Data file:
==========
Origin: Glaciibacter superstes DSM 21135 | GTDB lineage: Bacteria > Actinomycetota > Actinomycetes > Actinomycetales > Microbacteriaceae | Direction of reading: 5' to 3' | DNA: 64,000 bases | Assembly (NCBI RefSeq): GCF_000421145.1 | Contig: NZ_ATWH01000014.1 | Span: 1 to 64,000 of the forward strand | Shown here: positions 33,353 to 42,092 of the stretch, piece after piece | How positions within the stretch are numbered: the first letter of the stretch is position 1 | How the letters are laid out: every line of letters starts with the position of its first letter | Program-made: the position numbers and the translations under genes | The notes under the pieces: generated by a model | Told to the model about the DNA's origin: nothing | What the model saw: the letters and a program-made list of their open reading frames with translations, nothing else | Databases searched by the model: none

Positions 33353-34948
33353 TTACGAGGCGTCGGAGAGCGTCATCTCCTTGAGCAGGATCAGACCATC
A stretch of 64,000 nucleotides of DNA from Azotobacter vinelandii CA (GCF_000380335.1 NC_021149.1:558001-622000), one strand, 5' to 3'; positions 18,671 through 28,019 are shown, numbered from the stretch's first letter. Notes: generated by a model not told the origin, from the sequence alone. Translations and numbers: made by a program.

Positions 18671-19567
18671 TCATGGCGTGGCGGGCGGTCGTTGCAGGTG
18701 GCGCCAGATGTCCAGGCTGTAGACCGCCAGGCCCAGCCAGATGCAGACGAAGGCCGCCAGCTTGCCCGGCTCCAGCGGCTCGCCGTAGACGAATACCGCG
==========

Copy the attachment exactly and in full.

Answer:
Origin: Glaciibacter superstes DSM 21135 | GTDB lineage: Bacteria > Actinomycetota > Actinomycetes > Actinomycetales > Microbacteriaceae | Direction of reading: 5' to 3' | DNA: 64,000 bases | Assembly (NCBI RefSeq): GCF_000421145.1 | Contig: NZ_ATWH01000014.1 | Span: 1 to 64,000 of the forward strand | Shown here: positions 33,353 to 42,092 of the stretch, piece after piece | How positions within the stretch are numbered: the first letter of the stretch is position 1 | How the letters are laid out: every line of letters starts with the position of its first letter | Program-made: the position numbers and the translations under genes | The notes under the pieces: generated by a model | Told to the model about the DNA's origin: nothing | What the model saw: the letters and a program-made list of their open reading frames with translations, nothing else | Databases searched by the model: none

Positions 33353-34948
33353 TTACGAGGCGTCGGAGAGCGTCATCTCCTTGAGCAGGATCAGACCATC
A stretch of 64,000 nucleotides of DNA from Azotobacter vinelandii CA (GCF_000380335.1 NC_021149.1:558001-622000), one strand, 5' to 3'; positions 18,671 through 28,019 are shown, numbered from the stretch's first letter. Notes: generated by a model not told the origin, from the sequence alone. Translations and numbers: made by a program.

Positions 18671-19567
18671 TCATGGCGTGGCGGGCGGTCGTTGCAGGTG
18701 GCGCCAGATGTCCAGGCTGTAGACCGCCAGGCCCAGCCAGATGCAGACGAAGGCCGCCAGCTTGCCCGGCTCCAGCGGCTCGCCGTAGACGAATACCGCG